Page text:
of the enemies of the only true churches, built and pre-served
by the Lord Jesus Himself.
8. Prof. Royal of Wake Forest College, whom South-ern
Baptists never had a better teacher of Greek, when
asked if he knew of any passage in classical Greek, where
the word ekklesia was ever used of unassembled or.The Meaning of Ekklesia by H. B. Taylor – Page 2
unassembling persons, said: “I do not know of any such
passage in classic Greek”.
9. Joseph Cross, in his book, Coals From The Altar says
this: “We hear much of the invisible church as contra-distinguished
from the church visible. Of an invisible
church in this world I know nothing: the Word of God
says nothing: nor can anything of the kind exist, except
in the brain of a heretic. The church is a body: but what
sort of a body is that which can neither be seen nor
identified? A body is an organism, occupying space and
having a definite locality. A mere aggregation is not a
body: there must be organization as well. A heap of
heads, hands, feet and other members would not make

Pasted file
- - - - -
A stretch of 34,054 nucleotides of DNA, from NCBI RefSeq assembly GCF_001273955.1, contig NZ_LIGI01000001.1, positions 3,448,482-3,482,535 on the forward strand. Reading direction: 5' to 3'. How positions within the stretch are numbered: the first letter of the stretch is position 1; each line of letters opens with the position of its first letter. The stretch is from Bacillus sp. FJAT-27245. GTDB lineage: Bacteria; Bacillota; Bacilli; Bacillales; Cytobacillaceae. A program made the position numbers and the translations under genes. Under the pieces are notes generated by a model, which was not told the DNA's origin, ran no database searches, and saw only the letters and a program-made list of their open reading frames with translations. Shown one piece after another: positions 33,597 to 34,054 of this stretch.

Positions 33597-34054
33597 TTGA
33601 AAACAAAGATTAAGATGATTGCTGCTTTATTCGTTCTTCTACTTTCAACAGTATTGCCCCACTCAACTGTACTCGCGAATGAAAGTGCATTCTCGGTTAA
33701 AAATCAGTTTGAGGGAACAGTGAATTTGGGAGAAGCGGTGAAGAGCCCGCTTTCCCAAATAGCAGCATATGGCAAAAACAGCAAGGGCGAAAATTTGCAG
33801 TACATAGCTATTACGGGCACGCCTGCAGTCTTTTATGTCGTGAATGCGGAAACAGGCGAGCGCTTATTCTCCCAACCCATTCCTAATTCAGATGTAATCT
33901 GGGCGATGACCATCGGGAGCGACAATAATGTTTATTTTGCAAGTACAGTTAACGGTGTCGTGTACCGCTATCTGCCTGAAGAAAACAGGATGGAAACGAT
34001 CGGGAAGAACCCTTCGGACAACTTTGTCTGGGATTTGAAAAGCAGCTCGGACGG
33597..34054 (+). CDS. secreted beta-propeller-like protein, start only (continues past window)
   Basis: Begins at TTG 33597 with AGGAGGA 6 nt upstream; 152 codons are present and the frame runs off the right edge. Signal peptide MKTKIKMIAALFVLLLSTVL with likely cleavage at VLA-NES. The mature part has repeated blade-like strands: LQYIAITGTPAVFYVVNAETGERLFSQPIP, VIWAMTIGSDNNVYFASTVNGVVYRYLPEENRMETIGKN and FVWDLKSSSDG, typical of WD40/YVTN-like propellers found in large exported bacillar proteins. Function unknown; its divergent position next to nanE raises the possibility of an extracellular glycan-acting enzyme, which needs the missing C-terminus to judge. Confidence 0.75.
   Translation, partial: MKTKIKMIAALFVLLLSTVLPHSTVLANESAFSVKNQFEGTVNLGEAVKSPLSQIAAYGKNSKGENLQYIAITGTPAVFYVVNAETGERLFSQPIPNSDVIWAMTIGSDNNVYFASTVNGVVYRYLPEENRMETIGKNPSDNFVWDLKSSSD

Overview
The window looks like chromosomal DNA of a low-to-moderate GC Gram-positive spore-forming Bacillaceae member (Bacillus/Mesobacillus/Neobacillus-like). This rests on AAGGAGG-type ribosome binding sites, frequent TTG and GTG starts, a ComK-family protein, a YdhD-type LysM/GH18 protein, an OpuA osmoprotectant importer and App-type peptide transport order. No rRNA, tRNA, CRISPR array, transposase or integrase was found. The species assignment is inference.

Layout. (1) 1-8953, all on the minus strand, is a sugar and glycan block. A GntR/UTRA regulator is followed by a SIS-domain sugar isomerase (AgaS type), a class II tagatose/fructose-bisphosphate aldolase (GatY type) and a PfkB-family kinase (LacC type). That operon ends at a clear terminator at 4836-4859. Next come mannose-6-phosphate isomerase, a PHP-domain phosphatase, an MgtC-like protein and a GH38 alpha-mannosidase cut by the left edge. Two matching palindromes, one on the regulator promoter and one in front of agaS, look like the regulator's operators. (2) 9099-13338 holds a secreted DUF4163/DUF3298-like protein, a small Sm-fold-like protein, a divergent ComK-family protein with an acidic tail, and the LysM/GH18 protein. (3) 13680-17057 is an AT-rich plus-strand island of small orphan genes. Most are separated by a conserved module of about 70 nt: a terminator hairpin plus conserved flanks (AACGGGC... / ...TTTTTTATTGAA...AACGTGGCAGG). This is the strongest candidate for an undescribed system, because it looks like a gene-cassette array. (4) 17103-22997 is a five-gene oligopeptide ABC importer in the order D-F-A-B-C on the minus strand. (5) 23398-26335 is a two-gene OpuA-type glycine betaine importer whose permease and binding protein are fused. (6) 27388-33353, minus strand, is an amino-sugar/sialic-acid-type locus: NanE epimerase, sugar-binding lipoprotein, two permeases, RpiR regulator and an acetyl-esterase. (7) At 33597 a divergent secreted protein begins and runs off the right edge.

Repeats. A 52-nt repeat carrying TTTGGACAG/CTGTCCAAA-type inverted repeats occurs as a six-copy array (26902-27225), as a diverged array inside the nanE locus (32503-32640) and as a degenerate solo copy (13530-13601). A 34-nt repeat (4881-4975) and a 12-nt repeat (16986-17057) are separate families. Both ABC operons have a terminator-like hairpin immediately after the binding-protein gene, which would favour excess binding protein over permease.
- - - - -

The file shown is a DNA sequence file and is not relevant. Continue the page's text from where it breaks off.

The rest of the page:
a body: they must be united in a system, each in its
proper place and pervaded by a common life. So a col-lection
of stones, bricks and timber would not be a house:
the material must be built up together, in artistic order,
adapted to utility. So a mass of roots, trunks and branches
would not be a vine or a tree: the several parts must be
developed according to the laws of nature from the same
seed and nourished by the same sap.”
10. Bishop Hort, one of the publishers of the Wescott
and Hort Greek Testament, whose scholarship and abil-ity
certainly can not be called in question, confesses the
“necessity of finding some other than etymological,
grammatical or historical grounds” on which to prove
the universal church. That means it can not be proved
by the word ekklesia nor by the grammatical construc-tion
of New Testament Greek nor by the historical use
of the word ekklesia in New Testament days. Where does
Mr. Hort say then that the idea of an universal church
came from? He says the idea of an universal church came
from away this side of the New Testament from the the-ology
of uninspired men. Note what he says, He says
that the idea of an universal church is not “the proper
original of ekklesia”: that it is not traceable to “Current
usage”: that the Word ekklesia is always limited by Paul
himself to a local organization which has a “correspond-ing
unity of its own”; “each is a body of Christ and a
sanctuary of God”. By each he means each local church.